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"Landscraping" did it. Soil from the pool created the grassy hill next to it.

Changes of level create an unexpected topography and increased privacy in this once-flat yard in Chatsworth, California. A carefully orchestrated plan allows the yard to have a sunken pool 2 feet below grade, a trellis with its base at the original level of the yard, and a gently sloping grassy area that rolls down from a slumpstone wall.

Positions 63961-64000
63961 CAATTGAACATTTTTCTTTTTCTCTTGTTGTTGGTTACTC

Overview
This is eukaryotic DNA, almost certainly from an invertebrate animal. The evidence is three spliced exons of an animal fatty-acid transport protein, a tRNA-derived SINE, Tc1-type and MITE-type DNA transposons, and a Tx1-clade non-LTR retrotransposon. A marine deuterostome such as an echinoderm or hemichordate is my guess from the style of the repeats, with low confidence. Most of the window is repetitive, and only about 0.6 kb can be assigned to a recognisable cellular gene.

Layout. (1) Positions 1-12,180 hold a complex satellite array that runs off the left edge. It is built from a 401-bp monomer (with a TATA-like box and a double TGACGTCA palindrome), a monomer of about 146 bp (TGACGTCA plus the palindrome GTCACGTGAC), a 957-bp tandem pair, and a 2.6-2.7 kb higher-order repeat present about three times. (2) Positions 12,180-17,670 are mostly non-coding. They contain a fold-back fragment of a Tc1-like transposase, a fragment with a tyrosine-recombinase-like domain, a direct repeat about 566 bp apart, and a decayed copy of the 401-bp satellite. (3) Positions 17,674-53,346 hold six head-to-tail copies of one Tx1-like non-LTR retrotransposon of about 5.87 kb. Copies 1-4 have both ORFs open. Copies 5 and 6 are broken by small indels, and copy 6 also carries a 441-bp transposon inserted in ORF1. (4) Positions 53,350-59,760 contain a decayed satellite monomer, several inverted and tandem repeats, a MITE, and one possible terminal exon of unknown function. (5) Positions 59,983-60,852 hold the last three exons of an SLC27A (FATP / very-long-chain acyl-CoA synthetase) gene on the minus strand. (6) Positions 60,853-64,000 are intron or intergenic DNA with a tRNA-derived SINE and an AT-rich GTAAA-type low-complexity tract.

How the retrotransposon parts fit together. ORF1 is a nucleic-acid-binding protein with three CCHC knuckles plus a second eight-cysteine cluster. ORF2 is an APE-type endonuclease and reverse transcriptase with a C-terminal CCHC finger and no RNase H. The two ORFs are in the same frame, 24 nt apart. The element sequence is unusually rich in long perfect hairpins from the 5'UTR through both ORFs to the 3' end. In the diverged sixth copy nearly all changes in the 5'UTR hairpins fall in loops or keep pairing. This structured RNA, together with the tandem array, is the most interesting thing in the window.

"Landscraping" is what Santa Monica landscape architect Michael Kobayashi calls the yard conversion--much of the soil excavated for the pool was merely moved to one side to create a grassy hill. The soil was backfilled against the wall, making it appear shorter--on the neighbor's side it measures a full 6 feet.

Despite the sunken pool, the yard drains well. A surveyor determined the proper grading levels so that runoff flows to the street. Additional drain lines run behind the brick walls that rise from the pool on the three raised sides.

The owner-builder is Gary Peterson of American Landscape, Inc.
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Date:Sep 1, 1984
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